It is advisable to treat some sorts of discourse about fiction with the aid of an intensional operator "in such-And-Such fiction...." the operator may appear either explicitly or tacitly. It may be analyzed in terms of similarity of worlds, As follows: "in the fiction f, A" means that a is true in those of the worlds where f is told as known fact rather than fiction that differ least from our world, Or from the belief worlds of the community in (...)
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  26. Counterfactuals.David Lewis - 1973 - Philosophy of Science 42 (3):341-344.
     
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  27. Counterpart Theory and Quantified Modal Logic.David K. Lewis - 1968 - Journal of Philosophy 65 (5):113-126.
  28. Parts of Classes.David K. Lewis - 1991 - Mind 100 (3):394-397.
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  29. Putnam’s Paradox.David Lewis - 1984 - Australasian Journal of Philosophy 62 (3):221 – 236.
  30. Scorekeeping in a Language Game.David Lewis - 1979 - Journal of Philosophical Logic 8 (3):339.
     
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  31. Reduction of Mind.David K. Lewis - 1994 - In Samuel Guttenplan (ed.), Companion to the Philosophy of Mind. Blackwell. pp. 412-431.
  32. Dispositional Theories of Value.Michael Smith, David Lewis & Mark Johnston - 1989 - Aristotelian Society Supplementary Volume 63 (1):89-174.
  33. Survival and Identity.David K. Lewis - 1976 - In Amelie Oksenberg Rorty (ed.), The Identities of Persons. University of California Press. pp. 17-40.
  34. Ramseyan Humility.David K. Lewis - 2009 - In David Braddon-Mitchell & Robert Nola (eds.), Conceptual Analysis and Philosophical Naturalism. MIT Press. pp. 203-222.
  35. Causal Explanation.David Lewis - 1986 - In Philosophical Papers Vol. Ii. Oxford University Press. pp. 214-240.
  36. Index, Context, and Content.David K. Lewis - 1980 - In Stig Kanger & Sven Öhman (eds.), Philosophy and Grammar. Reidel. pp. 79-100.
  37. Finkish Dispositions.David K. Lewis - 1997 - Philosophical Quarterly 47 (187):143-158.
    Many years ago, C.B. Martin drew our attention to the possibility of ‘finkish’ dispositions: dispositions which, if put to the test would not be manifested, but rather would disappear. Thus if x if finkishly disposed to give response r to stimulus s, it is not so that if x were subjected to stimulus r, x would give response z; so finkish dispositions afford a counter‐example to the simplest conditional analysis of dispositions. Martin went on to suggest that finkish dispositions required (...)
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  38. Causation.D. Lewis - 1973 - In Philosophical Papers Ii. Oxford University Press. pp. 159-213.
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  39. Mad Pain and Martian Pain.David Lewis - 1980 - In Ned Block (ed.), Readings in the Philosophy of Psychology. Harvard University Press. pp. 216-222.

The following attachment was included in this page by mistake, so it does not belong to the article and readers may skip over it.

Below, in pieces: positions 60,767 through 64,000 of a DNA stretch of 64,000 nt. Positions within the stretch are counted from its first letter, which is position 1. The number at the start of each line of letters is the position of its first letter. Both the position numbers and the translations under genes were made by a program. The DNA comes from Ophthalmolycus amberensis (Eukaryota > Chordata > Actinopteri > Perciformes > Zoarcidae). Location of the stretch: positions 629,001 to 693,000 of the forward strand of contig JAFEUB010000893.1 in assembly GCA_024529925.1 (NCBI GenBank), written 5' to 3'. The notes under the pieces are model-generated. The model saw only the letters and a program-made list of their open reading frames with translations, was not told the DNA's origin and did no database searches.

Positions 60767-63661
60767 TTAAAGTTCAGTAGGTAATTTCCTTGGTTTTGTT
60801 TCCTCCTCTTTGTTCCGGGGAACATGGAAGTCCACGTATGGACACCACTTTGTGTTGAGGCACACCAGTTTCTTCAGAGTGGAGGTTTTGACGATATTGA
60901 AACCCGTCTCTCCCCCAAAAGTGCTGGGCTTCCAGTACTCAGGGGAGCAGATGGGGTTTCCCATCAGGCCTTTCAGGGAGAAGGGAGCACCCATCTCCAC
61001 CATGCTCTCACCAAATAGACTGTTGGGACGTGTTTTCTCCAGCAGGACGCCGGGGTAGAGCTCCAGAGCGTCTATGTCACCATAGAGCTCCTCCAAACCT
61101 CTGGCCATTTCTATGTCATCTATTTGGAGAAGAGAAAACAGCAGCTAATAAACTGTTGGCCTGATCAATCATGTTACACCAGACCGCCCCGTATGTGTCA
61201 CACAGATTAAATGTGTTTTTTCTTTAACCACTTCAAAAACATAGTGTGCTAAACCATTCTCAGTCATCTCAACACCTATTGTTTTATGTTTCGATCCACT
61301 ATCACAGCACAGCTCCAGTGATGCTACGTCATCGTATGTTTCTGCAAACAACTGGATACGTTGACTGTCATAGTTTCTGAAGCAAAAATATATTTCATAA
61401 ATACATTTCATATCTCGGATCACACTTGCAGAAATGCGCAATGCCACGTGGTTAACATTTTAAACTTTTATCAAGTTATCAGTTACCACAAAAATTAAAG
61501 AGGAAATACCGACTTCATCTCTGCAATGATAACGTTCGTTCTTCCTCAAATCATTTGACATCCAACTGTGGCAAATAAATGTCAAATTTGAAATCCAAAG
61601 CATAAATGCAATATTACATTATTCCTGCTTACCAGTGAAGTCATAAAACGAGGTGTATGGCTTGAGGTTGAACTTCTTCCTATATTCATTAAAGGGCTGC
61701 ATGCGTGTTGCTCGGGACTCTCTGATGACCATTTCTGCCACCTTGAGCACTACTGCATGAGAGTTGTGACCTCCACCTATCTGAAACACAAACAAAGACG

40. Languages and Language.David K. Lewis - 1975 - In Keith Gunderson (ed.), Minnesota Studies in the Philosophy of Science. University of Minnesota Press. pp. 3-35.
  41. Papers in Metaphysics and Epistemology: Volume 2.David Lewis - 1999 - Cambridge: Cambridge University Press.
    This volume is devoted to Lewis's work in metaphysics and epistemology. Topics covered include properties, ontology, possibility, truthmaking, probability, the mind-body problem, vision, belief, and knowledge. The purpose of this collection, and the volumes that precede and follow it, is to disseminate more widely the work of an eminent and influential contemporary philosopher. The volume will serve as a useful work of reference for teachers and students of philosophy.
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  42.  91
    Philosophical Papers, Volume II.David Lewis - 1986 - Oxford University Press.
    Eleven of the papers in this volume were originally published from 1972 to 1981; misprints apart, they are reprinted in their original form.
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  43. Convention: A Philosophical Study.David Lewis - 1969 - Synthese 26 (1):153-157.
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  44. Convention: A Philosophical Study.David K. Lewis - 1971 - Philosophy and Rhetoric 4 (2):137-138.
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  45. Probabilities of Conditionals and Conditional Probabilities.David Lewis - 1976 - Philosophical Review 85 (3):297-315.
  46. What Experience Teaches.David K. Lewis - 1990 - In William G. Lycan (ed.), Mind and Cognition. Blackwell. pp. 29--57.
  47. Are We Free to Break the Laws?David Lewis - 1981 - Theoria 47 (3):113-21.
    I insist that I was able to raise my hand, and I acknowledge that a law would have been broken had I done so, but I deny that I am therefore able to break a law. To uphold my instance of soft determinism, I need not claim any incredible powers. To uphold the compatibilism that I actually believe, I need not claim that such powers are even possible. My incompatibilist opponent is a creature of fiction, but he has his prototypes (...)
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  48. Radical Interpretation.David Lewis - 1974 - Synthese 27 (July-August):331-344.
    What knowledge would suffice to yield an interpretation of an arbitrary utterance of a language when such knowledge is based on evidence plausibly available to a nonspeaker of that language? it is argued that it is enough to know a theory of truth for the language and that the theory satisfies tarski's 'convention t' and that it gives an optimal fit to data about sentences held true, Under specified conditions, By native speakers.
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  49. Causal Decision Theory.David Lewis - 1981 - Australasian Journal of Philosophy 59 (1):5 – 30.
    Newcomb's problem and similar cases show the need to incorporate causal distinctions into the theory of rational decision; the usual noncausal decision theory, though simpler, does not always give the right answers. I give my own version of causal decision theory, compare it with versions offered by several other authors, and suggest that the versions have more in common than meets the eye.
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  50. Counterfactual Dependence and Time’s Arrow’, Reprinted with Postscripts In.David K. Lewis - 1986 - Philosophical Papers 2.